Fruits That Kill


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Please note: The FDA prohibits the use of advertising and selling of Annona Muricata as a cancer treatment.

                    ANNONA MURICATA, commonly referred to as sour sop, or graviola, is more than a tropical fruit. Annona Muricata is the scientific name of the fruit, and you are probably wondering what it is about this fruit that is spectacular, other than the fact that you can find it in tropical regions: in Sierra Leone. Annona Muricata could help fight cancer, according to: Asian Pacific Journal of Cancer Prevention. If you have a loved one that is a warrior of cancer, please note that Annona Muricata is not yet scientifically proven to fight this battle! Annona Muricata is grown from a tree. Reports show that the bark, leaf, stem, root, and fruit seed extracts, found in the fruit, are anti-bacterial and contain antioxidants that may help fight cancer cells. All parts of the tree can be used medicinally, according to: Beat Cancer.  However, it is the leaves of the fruit, containing acetogenin, that may help fight cancer cells, according to reports.

                    Experimental studies imply that phytochemicals (biologically active compounds found in plants) like acetogenins, contain anti-oxidative and anti-inflammatory properties that can stop tumor initiation, promotion, and progression, according to the journal. Using natural products to fight cancer has its trace in history. Many cancer warriors use herbal medicines to help fight the battle. Annona Muricata has been used as a herbal medicine to aid conditions: asthma, headaches, fevers, upset stomachs, skin conditions, and hypertension. There have been no experimental studies conducted on humans (in vivo studies) to prove whether the fruit is a cancer fighting agent. However, there have been tests done on animals, like mice, that have given insightful results. A study suggests that phytochemicals in the fruit, specifically acetogenins, may be the active ingredient in Annona Muricata that kills cancer cells, according to the Asian Pacific Journal of Cancer Prevention.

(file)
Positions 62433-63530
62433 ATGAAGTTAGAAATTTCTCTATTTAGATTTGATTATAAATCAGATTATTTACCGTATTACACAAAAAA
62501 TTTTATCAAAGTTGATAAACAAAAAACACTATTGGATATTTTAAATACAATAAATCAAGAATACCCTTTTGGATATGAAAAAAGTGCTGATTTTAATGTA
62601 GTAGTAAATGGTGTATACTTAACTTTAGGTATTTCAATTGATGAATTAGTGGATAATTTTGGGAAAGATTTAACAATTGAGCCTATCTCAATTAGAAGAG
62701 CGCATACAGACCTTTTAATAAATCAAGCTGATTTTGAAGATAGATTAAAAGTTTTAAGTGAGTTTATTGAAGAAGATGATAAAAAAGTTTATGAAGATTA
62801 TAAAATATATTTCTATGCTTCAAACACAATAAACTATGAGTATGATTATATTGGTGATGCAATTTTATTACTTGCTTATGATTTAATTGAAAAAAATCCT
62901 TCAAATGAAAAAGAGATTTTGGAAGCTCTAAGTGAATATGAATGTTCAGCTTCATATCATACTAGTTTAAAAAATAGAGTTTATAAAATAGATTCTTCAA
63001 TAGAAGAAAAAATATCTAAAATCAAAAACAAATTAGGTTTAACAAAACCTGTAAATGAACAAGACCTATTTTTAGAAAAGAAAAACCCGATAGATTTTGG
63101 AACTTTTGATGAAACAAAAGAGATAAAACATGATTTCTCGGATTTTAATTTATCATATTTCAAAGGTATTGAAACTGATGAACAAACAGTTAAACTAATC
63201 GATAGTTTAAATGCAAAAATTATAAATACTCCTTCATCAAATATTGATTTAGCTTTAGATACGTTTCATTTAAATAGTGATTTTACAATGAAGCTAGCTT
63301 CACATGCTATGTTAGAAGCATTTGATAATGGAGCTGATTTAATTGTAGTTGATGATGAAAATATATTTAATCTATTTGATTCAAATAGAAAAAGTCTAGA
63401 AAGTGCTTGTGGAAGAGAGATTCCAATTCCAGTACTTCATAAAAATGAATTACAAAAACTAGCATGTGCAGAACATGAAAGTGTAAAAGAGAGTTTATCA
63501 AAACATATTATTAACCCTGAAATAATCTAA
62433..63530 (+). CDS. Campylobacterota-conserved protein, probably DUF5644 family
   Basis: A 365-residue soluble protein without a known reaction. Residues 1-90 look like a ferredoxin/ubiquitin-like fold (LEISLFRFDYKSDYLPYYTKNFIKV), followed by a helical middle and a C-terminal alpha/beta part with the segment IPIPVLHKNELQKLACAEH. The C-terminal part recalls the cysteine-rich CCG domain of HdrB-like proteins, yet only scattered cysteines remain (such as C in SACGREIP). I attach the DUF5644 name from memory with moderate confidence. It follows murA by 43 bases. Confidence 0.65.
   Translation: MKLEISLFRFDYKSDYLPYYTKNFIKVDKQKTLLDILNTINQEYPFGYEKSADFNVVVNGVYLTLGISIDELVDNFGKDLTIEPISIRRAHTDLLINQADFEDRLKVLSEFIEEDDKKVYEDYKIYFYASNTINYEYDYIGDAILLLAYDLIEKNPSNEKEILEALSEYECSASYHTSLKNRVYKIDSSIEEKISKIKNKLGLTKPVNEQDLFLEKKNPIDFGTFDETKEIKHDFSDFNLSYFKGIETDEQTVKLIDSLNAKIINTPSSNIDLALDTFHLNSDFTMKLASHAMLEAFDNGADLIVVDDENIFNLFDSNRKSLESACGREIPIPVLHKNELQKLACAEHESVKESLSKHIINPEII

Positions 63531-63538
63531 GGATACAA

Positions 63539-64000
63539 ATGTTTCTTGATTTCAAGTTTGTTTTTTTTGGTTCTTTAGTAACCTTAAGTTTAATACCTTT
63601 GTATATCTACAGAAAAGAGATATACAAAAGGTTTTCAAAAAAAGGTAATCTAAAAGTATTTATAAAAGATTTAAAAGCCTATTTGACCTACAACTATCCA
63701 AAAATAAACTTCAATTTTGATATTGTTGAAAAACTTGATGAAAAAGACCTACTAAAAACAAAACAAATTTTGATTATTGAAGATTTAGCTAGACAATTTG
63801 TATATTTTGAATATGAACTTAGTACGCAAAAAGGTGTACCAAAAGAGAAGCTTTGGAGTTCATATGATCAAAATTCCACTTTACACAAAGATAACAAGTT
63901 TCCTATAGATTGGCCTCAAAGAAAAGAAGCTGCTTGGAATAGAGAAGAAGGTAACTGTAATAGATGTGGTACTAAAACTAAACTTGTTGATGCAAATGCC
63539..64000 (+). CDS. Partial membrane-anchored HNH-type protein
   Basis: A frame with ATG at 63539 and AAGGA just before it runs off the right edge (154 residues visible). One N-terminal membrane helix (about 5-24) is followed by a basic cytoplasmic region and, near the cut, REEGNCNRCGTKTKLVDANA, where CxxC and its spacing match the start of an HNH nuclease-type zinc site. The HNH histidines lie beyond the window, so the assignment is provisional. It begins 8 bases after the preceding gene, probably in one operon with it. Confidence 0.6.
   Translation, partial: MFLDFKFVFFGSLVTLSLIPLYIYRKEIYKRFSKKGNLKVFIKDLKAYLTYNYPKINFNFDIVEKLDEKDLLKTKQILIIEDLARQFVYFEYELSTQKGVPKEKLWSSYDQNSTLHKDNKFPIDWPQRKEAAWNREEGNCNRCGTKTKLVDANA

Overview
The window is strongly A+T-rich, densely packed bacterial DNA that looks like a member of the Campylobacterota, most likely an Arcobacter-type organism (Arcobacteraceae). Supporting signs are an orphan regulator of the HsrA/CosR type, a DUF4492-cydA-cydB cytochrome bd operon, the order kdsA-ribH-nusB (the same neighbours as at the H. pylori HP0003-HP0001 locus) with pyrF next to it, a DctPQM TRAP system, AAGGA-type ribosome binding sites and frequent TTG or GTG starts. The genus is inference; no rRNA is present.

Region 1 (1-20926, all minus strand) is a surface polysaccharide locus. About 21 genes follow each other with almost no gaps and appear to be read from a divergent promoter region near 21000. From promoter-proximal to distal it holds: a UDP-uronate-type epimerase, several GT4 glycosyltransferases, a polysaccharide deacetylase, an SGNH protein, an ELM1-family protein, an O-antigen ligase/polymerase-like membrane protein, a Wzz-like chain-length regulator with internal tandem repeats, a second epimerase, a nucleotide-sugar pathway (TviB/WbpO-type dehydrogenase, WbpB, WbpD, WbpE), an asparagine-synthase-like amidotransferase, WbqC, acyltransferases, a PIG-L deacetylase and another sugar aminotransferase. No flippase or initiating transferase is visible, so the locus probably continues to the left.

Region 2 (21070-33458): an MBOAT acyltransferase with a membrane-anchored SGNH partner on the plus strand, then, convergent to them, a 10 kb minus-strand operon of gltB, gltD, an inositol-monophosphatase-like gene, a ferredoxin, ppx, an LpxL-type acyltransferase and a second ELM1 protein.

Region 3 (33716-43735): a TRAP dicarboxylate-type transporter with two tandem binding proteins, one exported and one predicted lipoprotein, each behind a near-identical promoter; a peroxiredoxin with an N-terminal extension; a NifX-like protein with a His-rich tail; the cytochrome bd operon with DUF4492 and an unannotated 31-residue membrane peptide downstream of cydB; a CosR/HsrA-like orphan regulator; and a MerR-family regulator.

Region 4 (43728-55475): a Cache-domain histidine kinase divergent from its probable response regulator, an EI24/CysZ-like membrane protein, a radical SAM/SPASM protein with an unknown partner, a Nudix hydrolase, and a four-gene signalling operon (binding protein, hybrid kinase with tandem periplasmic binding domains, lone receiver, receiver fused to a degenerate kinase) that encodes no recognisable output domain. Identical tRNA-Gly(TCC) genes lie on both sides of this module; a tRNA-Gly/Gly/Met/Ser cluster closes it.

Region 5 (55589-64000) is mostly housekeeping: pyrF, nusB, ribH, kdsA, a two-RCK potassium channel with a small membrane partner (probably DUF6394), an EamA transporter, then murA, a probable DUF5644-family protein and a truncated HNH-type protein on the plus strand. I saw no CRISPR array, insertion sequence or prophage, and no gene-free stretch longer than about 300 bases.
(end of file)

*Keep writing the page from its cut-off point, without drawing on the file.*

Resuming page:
In 1977, test tube studies conducted by researchers at Purdue University, found that acetogenins found in Annona Muricata had an ability to inhibit cancer cells, and left healthy cells untouched, according to: Cancer Defeated. This study shows that plant chemicals in the fruit can attach themselves to tumor cells, prohibiting them from reproducing. This means that the acetogenins wipe out cancer cells. Critics of this study suggest that it is not legitimate because there have not been studies done on humans (in vivo studies).


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